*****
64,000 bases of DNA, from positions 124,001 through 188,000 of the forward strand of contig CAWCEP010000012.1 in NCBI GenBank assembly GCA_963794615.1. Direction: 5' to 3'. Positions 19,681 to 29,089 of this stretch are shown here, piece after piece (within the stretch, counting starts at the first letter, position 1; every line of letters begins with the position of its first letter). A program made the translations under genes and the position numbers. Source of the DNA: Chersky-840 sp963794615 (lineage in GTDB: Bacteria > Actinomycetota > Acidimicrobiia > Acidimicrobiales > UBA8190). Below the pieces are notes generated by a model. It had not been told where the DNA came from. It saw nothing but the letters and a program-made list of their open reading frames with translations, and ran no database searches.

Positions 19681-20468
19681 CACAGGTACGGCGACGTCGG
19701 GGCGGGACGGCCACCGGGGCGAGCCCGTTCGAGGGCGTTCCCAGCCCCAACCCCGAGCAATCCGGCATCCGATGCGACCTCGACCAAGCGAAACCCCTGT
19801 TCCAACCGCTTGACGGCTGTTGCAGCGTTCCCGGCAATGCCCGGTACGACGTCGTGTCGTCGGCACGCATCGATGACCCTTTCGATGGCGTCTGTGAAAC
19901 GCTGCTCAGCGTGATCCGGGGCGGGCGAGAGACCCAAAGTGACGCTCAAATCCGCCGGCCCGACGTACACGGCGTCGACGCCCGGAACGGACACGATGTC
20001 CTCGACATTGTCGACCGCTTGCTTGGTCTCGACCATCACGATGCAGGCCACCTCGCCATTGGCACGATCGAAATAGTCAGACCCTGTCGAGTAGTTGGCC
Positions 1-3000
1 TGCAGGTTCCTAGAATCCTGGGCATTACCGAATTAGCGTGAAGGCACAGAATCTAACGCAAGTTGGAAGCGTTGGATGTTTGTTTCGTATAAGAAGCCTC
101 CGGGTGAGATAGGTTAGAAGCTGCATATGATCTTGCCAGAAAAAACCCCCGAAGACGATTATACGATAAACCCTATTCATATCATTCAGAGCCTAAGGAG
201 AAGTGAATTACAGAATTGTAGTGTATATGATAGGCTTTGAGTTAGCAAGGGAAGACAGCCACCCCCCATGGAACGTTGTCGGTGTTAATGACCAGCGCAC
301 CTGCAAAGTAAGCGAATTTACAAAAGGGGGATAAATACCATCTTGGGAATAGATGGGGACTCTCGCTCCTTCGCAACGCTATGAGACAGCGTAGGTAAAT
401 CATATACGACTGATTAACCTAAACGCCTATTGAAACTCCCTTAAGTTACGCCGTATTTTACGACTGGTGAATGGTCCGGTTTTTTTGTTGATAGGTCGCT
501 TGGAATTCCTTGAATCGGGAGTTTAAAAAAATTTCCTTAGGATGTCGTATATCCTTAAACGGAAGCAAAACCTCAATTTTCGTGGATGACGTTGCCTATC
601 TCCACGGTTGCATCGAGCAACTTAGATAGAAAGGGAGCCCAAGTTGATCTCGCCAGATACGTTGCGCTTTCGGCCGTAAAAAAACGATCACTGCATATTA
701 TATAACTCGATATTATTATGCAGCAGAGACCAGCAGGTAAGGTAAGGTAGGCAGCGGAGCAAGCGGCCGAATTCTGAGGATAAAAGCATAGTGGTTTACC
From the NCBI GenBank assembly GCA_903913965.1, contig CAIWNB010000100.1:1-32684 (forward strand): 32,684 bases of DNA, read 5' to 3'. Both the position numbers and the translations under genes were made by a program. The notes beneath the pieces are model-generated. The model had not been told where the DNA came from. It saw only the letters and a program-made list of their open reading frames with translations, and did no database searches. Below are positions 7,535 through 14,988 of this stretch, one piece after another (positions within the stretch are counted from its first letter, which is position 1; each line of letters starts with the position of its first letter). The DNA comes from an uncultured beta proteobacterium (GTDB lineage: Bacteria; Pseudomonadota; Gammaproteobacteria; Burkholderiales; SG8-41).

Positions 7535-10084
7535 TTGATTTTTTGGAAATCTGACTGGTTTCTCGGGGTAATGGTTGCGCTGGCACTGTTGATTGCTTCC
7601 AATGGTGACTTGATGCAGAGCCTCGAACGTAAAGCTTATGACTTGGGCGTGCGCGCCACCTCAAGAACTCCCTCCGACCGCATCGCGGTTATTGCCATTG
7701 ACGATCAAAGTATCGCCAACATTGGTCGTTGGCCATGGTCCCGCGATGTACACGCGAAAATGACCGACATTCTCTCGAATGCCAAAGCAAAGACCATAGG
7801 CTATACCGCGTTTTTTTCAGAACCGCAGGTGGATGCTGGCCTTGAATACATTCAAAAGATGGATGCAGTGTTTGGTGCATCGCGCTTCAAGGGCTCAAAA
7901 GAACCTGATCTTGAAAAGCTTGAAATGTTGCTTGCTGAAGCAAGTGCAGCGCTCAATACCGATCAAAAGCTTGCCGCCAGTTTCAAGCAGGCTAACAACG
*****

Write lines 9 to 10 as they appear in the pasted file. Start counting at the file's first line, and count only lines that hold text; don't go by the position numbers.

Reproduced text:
1 TGCAGGTTCCTAGAATCCTGGGCATTACCGAATTAGCGTGAAGGCACAGAATCTAACGCAAGTTGGAAGCGTTGGATGTTTGTTTCGTATAAGAAGCCTC
101 CGGGTGAGATAGGTTAGAAGCTGCATATGATCTTGCCAGAAAAAACCCCCGAAGACGATTATACGATAAACCCTATTCATATCATTCAGAGCCTAAGGAG